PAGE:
- Musei Capitolini: Leonardo da Vinci's Portrait of a Musician (1490), loaned by Milan's Biblioteca Ambrosiana for first time ever; until February 27.

- Museo Fondazione Roma: Rome and the Ancient World, more than 140 paintings, sculptures, other works including loans from Prado, Louvre, Hermitage, Victoria and Albert Museum showing how classical works fired the imagination of 18th-century Rome; until March 6.

- Palazzo Venezia: The Two Empires, The Eagle and the Dragon; more than 400 works on Roman (up to Trajan) and Chinese (Qin and Han) empires, spanning second century BC to fourth century AD; marks Year of Chinese Culture in Italy and is paired with other exhibit at Roman Forum; until February 6.

- Palazzo delle Esposizioni: The City of the Gods, 450 artefacts from ancient Mexican site of Teotihuacan (2nd-century BC to 5th-century AD), once the largest city in pre-Columbian Americas; until February 27.

- Galleria Borghese: Lucas Cranach the Elder, The Other Renaissance; 45 works from major international museums; until February 13.

- Chiostro del Bramante: Greats from the Veneto, 15th- 18th Century; Bellini, Lotto, Titian, Veronese, Tiepolo, Canaletto; 80 works from Accademia Carrara in Bergamo; until January 30.

SAN MARINO - Palazzo Sums: 25 Impressionist works including Monet, Cezanne and Renoir; until March 27, in tandem with Rimini show.

TRIESTE - Castello di Miramare: Giorgio De Chirico, 70 paintings and 20 sketches; until February 27.

TURIN - Palazzo Reale, Palazzo Chiablese, Castello di Racconigi: "Vittorio Emanuele II: The Gentleman King"; new documents, pictures on life of Italy's first post-unification king; until March 13.

VENICE - Palazzo Grimani: Hieronymous Bosch, Vision of the afterlife (1500-1503), Triptych of Saint Liberata (1505) and Triptych of the Hermits (1510); until March 20.

Click Italy tour packages for guided tours of Italy or click Italy travel packages for independent Italy travel deals.  For Mediterranean cruises to Italy ports call and for cruises from Italy click Italy cruises.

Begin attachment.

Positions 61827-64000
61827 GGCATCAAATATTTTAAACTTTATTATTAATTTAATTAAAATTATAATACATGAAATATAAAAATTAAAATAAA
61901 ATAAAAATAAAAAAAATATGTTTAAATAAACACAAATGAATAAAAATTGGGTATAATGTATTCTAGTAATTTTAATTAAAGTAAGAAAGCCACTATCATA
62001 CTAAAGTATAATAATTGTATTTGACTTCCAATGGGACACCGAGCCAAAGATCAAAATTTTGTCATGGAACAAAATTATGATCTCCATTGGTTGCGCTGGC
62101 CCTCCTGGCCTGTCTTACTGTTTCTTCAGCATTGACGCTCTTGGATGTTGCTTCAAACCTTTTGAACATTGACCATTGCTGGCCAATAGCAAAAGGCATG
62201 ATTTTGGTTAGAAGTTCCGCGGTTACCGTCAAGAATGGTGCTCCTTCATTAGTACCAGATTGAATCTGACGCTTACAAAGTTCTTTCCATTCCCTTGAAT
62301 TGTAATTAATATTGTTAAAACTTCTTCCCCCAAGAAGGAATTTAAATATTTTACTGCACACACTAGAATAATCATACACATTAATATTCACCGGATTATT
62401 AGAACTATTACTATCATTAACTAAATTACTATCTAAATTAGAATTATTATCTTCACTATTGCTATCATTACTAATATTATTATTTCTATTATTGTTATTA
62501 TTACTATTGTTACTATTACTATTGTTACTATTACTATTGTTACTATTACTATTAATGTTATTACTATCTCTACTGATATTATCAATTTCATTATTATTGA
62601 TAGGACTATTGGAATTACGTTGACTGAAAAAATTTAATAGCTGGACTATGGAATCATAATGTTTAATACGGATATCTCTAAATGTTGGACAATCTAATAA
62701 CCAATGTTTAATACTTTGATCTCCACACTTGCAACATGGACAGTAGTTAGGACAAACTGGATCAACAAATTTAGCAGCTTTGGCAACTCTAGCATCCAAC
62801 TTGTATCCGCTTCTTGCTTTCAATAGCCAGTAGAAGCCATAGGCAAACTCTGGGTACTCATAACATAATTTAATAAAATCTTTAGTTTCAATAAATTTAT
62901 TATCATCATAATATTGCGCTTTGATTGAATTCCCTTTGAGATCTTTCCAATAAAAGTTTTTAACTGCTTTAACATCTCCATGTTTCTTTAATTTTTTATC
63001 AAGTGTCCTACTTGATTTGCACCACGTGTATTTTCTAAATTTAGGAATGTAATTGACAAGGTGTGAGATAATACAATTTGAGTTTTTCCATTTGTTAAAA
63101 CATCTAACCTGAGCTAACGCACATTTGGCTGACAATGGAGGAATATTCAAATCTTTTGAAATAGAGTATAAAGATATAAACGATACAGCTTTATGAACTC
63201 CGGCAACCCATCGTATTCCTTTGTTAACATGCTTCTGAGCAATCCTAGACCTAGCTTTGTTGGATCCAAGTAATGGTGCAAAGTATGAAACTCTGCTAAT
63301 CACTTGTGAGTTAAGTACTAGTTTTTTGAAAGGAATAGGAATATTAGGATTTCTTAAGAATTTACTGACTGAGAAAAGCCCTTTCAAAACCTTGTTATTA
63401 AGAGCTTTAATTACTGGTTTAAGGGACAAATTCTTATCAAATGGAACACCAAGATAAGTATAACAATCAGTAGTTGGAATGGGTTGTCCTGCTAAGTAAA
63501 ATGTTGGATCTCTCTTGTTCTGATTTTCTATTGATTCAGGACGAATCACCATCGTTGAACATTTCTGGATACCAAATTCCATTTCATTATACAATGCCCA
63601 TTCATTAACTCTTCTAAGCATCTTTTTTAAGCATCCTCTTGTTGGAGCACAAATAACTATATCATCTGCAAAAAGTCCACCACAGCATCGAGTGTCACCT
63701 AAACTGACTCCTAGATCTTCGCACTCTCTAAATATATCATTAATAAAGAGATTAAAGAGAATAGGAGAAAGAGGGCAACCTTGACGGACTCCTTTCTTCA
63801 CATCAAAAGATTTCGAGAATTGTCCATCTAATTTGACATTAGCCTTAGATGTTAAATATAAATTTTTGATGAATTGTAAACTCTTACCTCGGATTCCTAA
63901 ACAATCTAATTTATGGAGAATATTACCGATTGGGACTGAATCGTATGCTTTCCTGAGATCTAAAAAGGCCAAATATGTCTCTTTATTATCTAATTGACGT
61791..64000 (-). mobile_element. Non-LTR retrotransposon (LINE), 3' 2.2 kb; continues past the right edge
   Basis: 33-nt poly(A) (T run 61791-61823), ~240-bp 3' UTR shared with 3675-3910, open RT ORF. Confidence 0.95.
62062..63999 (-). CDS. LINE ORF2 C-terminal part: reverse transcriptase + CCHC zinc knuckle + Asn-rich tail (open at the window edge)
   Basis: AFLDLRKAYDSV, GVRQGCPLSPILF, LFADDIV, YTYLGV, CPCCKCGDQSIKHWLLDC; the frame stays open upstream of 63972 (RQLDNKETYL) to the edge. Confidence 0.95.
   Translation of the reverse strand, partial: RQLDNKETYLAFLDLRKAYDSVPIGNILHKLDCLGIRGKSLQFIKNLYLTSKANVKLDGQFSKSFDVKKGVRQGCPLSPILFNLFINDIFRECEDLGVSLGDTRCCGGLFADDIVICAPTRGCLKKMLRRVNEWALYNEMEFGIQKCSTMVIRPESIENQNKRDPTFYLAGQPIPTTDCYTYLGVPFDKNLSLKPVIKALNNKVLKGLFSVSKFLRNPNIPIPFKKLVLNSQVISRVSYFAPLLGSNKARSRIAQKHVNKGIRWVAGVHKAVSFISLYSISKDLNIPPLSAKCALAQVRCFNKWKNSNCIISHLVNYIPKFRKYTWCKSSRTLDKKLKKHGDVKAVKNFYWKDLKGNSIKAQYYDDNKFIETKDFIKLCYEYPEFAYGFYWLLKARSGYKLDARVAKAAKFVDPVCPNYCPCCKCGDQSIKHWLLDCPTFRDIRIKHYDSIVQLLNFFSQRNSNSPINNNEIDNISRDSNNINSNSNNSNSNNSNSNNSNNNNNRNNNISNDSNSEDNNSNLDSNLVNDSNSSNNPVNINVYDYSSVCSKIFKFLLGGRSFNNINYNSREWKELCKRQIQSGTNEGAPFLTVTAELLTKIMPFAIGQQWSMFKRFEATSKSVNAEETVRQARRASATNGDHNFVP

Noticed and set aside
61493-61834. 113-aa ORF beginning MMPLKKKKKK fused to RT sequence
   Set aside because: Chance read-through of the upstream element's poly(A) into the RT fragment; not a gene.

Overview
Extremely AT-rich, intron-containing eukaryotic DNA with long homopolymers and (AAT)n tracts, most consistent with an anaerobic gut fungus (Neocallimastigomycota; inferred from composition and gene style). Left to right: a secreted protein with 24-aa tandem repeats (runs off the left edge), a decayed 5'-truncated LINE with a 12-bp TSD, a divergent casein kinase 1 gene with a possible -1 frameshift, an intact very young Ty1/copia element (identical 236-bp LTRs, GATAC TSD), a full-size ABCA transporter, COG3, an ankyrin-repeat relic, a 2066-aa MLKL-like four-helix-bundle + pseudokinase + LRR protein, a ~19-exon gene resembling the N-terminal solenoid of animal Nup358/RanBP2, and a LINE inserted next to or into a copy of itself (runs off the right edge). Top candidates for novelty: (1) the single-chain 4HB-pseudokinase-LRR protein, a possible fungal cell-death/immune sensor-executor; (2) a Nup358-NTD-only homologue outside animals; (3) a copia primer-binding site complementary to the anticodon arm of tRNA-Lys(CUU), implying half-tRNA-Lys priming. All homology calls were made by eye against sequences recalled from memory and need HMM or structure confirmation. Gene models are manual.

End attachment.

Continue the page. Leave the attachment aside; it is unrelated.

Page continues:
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Friday, January 14, 2011

Italy Travel Agent Sells More Than Best Italy Tour Packages

While growing up in Providence, Rhode Island, in a family of proud Americans I was
introduced to the Italian culture and Italy from my family, having one great-grandmother from Ischia, a great-grandfather from Roccamonfino, a grandfather from Naples, a grandmother Mimi from Abruzzo, and another grandmother Mina from Rome.

Justin Del Sesto at a Prosciutto di Parma factory
As a child I was given the best of Italian culture, which included waking weekend mornings to an opera filled home with the smell of garlic and onions on the stove ready for the tomatoes wafting through the halls. Our family culture also included learning to play piano and cello with Mina, Mimi teaching me to recite poetry, learning to play baseball and golf from my grandfather who also spoke five languages, going with my dad every Sunday to buy fresh ravioli, meat and freshly baked bread, with one extra loaf to eat on the way home as our little secret, then learning to cook every Sunday afternoon from Mimi, Mina and my Mom before sitting down at the extended dining room table for long and delicious lunches around which I learned about art, literature, poetry, politics and the world.
Ron Del Sesto and Andrea Bocelli

It was on my first Italy tour with my dad, who is also an Italian diplomat, that I knew I wanted to pursue a career in Italy travel. We are not only proud Americans but we are also Italians - dual passport-holding citizens of both the USA and Italy (I am also a resident of Argentina and hold a Mercosur passport).

Prime Minister Romano Prodi & Ron Del Sesto
Arriving in Rome on my first Italy tour 30 years ago I followed my dad around Italy like a little duck.  Our family Italy tour started in Rome, where we strolled slowly through the streets of Rome's centro storico as if we had lived there for a lifetime. Zig-zagging our way through the ancient streets, just when I thought we were lost out came a story for what seemed every ancient cobblestone as we made our way to one hidden sight after the next, the Rome walking tour only pausing along the way when we stopped for an espresso, a new scarf, or a plate of pasta at a Roman trattoria on some tiny street where everyone was a local, and where we would meet family that still lives in Rome for a 3 hour lunch.

Getting Ready for a Tour of Tuscany